business, they partook of supper, and the party (about 50 in number) enjoyed themselves with harmony, &c. P.G.M. Dr. Kirk occupied the chair, and Dr. Baatham the vice-chair. Numerous speeches, songs, toasts, and recitations were given during the evening. We may state that this lodge is thriving amazingly, and now numbers 50 subscribing members; and, having a long list of propositions, it is not to be doubted but that it will soon surpass some others in the neighbourhood, as it is in a locality that is rapidly increasing.
HEREFORD.-PRESENTATION OF A TESTIMONIAL TO P.D.G.M. F. J. JENNINGS. On the evening of the 25th of October, the members of the above district assembled at the Virtute Securus lodge-room for the purpose of presenting to P.D.G.M. F. J. Jennings (Permanent Secretary of the lodge) a very handsome and valuable mark of their esteem, for his untiring zeal in the cause of Odd-fellowship in the district and his general urbanity. An excellent supper was provided, which was presided over by P.P.G.M. F. T. Barrett; the vice-chair was filled by P.S. Hull. About 90 members sat down; the cloth being withdrawn, the usual loyal toasts were drank, after which P.P.G.M. Henry Magness was called upon to make the presentation, which consisted of a very handsome gold watch and guard of the value of £20, supplied by Mr. George Price of Hereford. Upon the inner case was inscribed the following:-"Presented to P.D.G.M. F. J. Jennings, by the members of the Hereford Distict, 1.0.0.F., M.U., in testimony of respect for his valuable services, October 25th, 1858." Accompanying this gift was a parchment scroll, a beautiful specimen of caligraphy, containing the whole of the subscribers' names.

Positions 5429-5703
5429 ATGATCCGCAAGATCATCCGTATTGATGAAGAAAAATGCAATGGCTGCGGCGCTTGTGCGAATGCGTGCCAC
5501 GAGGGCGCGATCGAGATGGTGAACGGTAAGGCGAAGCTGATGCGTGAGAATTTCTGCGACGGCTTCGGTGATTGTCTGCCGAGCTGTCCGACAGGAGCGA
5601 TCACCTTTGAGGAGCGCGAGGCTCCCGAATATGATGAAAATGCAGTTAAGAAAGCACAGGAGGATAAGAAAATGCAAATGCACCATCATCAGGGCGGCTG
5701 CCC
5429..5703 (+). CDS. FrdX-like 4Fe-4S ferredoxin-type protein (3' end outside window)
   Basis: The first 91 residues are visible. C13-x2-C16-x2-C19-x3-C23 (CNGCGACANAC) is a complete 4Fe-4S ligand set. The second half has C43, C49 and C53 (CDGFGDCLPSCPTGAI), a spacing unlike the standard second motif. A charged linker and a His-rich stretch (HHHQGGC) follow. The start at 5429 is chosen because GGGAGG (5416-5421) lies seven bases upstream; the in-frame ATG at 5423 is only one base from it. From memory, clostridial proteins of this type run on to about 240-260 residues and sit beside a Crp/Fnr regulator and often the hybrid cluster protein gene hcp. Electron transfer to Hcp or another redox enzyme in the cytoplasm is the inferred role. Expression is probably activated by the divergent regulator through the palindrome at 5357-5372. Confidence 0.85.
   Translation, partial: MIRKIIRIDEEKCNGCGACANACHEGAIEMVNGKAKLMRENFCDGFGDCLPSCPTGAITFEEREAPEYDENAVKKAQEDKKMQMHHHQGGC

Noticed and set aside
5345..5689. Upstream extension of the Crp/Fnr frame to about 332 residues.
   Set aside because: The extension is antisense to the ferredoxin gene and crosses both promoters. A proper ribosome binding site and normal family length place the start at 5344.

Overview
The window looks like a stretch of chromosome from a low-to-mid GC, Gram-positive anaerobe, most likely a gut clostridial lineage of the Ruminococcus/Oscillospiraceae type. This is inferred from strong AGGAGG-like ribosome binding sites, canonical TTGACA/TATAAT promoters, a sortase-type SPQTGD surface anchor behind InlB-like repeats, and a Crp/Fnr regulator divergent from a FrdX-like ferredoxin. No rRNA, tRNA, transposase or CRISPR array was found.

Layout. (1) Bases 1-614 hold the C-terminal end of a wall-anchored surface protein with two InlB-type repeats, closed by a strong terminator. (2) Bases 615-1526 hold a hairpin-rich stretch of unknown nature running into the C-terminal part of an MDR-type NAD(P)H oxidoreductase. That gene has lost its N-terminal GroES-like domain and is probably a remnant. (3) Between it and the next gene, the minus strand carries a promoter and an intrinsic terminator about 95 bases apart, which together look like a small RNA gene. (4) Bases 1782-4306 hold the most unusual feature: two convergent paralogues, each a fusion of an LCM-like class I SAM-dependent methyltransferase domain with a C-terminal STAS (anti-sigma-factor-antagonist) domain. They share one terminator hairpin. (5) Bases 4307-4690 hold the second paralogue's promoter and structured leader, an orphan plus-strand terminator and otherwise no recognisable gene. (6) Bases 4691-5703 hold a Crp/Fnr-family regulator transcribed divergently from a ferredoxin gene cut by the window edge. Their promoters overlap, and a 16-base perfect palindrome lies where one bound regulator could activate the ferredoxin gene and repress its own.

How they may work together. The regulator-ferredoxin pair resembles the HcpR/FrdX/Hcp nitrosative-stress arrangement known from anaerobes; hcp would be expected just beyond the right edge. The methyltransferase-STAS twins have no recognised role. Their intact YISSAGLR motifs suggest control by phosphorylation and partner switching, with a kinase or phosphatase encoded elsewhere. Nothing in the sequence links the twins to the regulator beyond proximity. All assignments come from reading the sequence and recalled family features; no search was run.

ILKESTON, DERBYSHIRE.-Tuesday, October 5th, was made a memorable day for Ilkeston by the presentation to Mr. Mark Attenborough of his portrait by the members of the Rutland Lodge. The portrait, which is full life-size, does great credit to the artist, Mr. Brassington, of Derby. The arrangements of the day were ably carried out by a very efficient committee of members; and too great praise cannot be accorded to the worthy host and hostess for the choice and ample supply of good things provided for the entertainment. Among the company present were the Rev. G. Searl Ebsworth, vicar of Ilkeston; G. B. Norman, Esq.; Parker, Esq.; Revs. T. R. Stevenson and G. Haywood; Messrs. Hobson (chairman), Taylor, E. S. Whitehouse, P. Potter, J. Ball, W. Ball, Thos. Ball, H. Ash, Isaac Attenborough, sen., Fletcher, Adlington, Paling, Wilson, Noon, &c. After the usual loyal toasts, the following were given in quick succession:"The Lord-Lieutenant of the county, the Duke of Devonshire," "The Duke of Rutland," by the Rev. G. S. Ebsworth, which was duly acknowledged by the agent of the Duke-Mr. Taylor, Ilkeston Hall. Mr. Norman next presented the portrait to Mr. Attenborough, in a most feeling and able speech; and the Rev. G. S. Ebsworth, on behalf of Mr. Attenborough, said: "As the substitute for Mr. Attenborough, I return you his most hearty thanks for your noble gift. He has always regarded his services at a low rate, and this approval of them by his townsmen, when in the decline of life, is equally gratifying as unexpected. I believe he has gained the respect of all persons in the parish of every shade of party or politics, and that his character is best told in the words An honest man's the noblest work of God.'" Various sentiments and toasts followed.
LANCASTER.-The members of the Loyal King William the Fourth Lodge assembled at the Odd-fellows' Hall, Lancaster, on Wednesday evening, the 18th of August, for the purpose of presenting to their late secretary, P.G. William King, a testimonial of esteem and respect. The testimonial consisted of an elegant and chastely-wrought tea service, supplied by P.G. Edward Garduer, silversmith, of North Road, Lancaster. Metcalfe John